- Nick Wagoner, ESPN Staff Writer
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ST. LOUIS -- After shutting down Seattle’s vaunted rushing attack so thoroughly last week that Marshawn Lynch got fewer carries than the Seahawks had punts, the St. Louis Rams' defense truly believed it had found the formula to being the group many believed it could be at the beginning of the season.
“If you don’t stop the run, you’ll never be able to rush the passer, you’ll never have the opportunity,” Rams defensive end Chris Long said. “That’s the No. 1 thing.”
This is the part where we get to what took place Sunday in a 28-21 loss to the Tennessee Titans. It was a movie anyone who has watched the Rams for the better part of the past decade has already seen. Repeatedly.
It’s a horror film, one in which defenders are regularly out of position, missing tackles or otherwise making mistakes that lead to an opposing running back ripping through the Rams' defense like Jason Voorhees’ machete.
First Dallas did it in Week 3. San Francisco followed suit in Week 4. Even Jacksonville had a fair amount of success in Week 5, and Houston certainly did in Week 6. Each of those weeks, the discussions about run defense kept coming back to fundamentals, things as simple as lining up correctly and knowing your assignment.
Then, the past two weeks, the Rams seemed to figure out something of a solution. They limited Carolina to a 2.7-yard average on 38 carries and Seattle mustered just a 2.9-yard average on 15 tries. Suddenly, the Rams were moving in a positive direction in terms of run defense, climbing nearly 10 spots to No. 23 in the league.
But a ship that hadn’t fully been righted took on too much water Sunday as the Titans ran for 198 yards on 35 carries, an average of 5.7 yards per attempt. All four of their touchdowns came via the ground.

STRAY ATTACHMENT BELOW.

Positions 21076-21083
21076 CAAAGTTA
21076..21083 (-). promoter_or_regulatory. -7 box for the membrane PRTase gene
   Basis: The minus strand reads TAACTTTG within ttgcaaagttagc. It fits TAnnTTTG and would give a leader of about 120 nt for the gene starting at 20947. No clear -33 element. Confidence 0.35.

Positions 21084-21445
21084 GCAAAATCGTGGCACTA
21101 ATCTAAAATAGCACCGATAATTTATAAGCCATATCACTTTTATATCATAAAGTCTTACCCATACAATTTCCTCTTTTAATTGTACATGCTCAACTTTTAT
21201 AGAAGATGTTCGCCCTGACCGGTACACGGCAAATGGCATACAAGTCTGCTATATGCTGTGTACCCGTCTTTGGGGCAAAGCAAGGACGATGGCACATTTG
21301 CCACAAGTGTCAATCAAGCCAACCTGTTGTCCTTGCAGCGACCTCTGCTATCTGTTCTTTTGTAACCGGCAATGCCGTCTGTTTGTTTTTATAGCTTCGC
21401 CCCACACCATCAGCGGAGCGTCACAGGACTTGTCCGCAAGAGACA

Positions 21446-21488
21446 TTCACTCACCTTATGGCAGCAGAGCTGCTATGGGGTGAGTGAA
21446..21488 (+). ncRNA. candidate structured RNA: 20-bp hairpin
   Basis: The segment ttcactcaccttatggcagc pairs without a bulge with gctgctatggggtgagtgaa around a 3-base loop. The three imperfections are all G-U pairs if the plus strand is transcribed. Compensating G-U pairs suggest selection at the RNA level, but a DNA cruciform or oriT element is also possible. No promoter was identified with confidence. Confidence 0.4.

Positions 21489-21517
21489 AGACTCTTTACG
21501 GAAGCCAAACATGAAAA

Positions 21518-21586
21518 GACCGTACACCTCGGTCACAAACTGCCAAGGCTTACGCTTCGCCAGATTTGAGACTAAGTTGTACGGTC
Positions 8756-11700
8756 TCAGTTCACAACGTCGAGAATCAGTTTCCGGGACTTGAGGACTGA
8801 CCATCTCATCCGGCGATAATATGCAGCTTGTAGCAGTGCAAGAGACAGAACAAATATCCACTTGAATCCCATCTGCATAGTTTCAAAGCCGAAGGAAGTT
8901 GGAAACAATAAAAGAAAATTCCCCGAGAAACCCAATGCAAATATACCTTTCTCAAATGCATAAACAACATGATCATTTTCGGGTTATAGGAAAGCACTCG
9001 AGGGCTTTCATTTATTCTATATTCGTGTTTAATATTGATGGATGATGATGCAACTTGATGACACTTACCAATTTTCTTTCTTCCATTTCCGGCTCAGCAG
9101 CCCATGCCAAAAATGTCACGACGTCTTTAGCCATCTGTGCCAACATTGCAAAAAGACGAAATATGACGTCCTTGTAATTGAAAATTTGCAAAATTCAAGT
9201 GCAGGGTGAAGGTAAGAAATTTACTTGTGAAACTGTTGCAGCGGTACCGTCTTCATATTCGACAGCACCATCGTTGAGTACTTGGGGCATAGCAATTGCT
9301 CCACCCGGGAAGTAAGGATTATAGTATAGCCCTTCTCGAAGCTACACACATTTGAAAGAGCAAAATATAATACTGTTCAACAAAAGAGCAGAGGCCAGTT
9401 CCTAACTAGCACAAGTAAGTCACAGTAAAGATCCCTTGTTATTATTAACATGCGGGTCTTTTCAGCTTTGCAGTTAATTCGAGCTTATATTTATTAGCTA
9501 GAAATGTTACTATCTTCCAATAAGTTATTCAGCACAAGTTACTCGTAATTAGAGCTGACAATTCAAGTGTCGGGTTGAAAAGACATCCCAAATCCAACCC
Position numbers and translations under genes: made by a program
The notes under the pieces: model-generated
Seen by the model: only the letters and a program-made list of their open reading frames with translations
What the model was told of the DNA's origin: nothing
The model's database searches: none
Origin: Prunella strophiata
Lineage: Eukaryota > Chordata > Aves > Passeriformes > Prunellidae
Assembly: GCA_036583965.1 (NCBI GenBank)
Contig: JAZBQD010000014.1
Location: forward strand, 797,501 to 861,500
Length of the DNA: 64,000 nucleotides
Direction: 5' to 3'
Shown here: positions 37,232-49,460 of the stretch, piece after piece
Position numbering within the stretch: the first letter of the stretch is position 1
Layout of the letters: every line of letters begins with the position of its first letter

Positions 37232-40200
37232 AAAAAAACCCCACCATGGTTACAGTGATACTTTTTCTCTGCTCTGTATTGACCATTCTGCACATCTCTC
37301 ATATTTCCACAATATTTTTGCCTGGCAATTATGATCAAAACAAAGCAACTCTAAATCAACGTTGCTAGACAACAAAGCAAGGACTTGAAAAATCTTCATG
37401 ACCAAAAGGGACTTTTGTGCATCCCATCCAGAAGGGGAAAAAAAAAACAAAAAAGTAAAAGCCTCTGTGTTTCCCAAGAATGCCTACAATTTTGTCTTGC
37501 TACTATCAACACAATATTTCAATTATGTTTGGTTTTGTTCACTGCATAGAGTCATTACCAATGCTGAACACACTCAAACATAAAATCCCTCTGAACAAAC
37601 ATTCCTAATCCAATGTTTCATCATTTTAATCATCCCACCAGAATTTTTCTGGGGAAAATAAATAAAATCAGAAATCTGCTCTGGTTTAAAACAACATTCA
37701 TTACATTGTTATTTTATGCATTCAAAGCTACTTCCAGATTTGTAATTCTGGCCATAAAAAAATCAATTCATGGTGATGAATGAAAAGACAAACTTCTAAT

“Very frustrating, very frustrating,” Rams defensive tackle Kendall Langford said. “Our defense, we know we’re capable of matching up with the best backs in the league and the best O-lines and getting the job done. It’s disheartening, very frustrating.”
Frustration was clearly the order of the day as Tennessee’s Chris Johnson, a player fantasy owners have been waiting to cast off for most of the season, found by far his greatest success of the year. Johnson rushed for 150 yards on 23 carries with two touchdowns.
Much of Johnson’s damage came off tackle, where the Rams regularly failed to set the edge and the back seven failed to get off blockers or fill the right holes to stop the run. This after a week in which coach Jeff Fisher and the Rams' defensive coaching staff preached the importance of maintaining gap integrity and taking the proper angles lest Johnson’s outside speed allow him to break big runs.
“We lost the edges,” Fisher said. “CJ, obviously, when he gets on the edge, he goes. We edged it up all week and we emphasized it and so I haven’t looked at it, but I’m sure we had a number of guys who made mistakes.”
As Long alluded to, a Rams defense predicated on a dominant pass rush is kept off balance when it doesn’t stop the run first. The Rams had four sacks in the first half, with three of those coming right after runs of 1 yard and minus-2 yards and a quarterback scramble for 6 yards.
It’s no coincidence the Rams had no sacks in the second half when Tennessee really turned up the heat in the run game with 23 carries for 131 yards, including Johnson’s 19-yard dagger for a touchdown one play after a fumble by Rams quarterback Kellen Clemens.
With a margin for error that much smaller without the services of Sam Bradford at quarterback, the onus is on the defense to find ways to consistently put up a strong performance. They did it against Seattle, and nearly surprised a national television audience. But they regressed against Tennessee to a performance that simply wasn’t good enough.
“We can’t be one team one week and another team another week,” Long said. “It’s very, very disappointing. The most disappointing thing though is that we showed we can play really good defense, and then we come out here with this B.S. performance. I mean, that’s what it was.”
No disagreement here.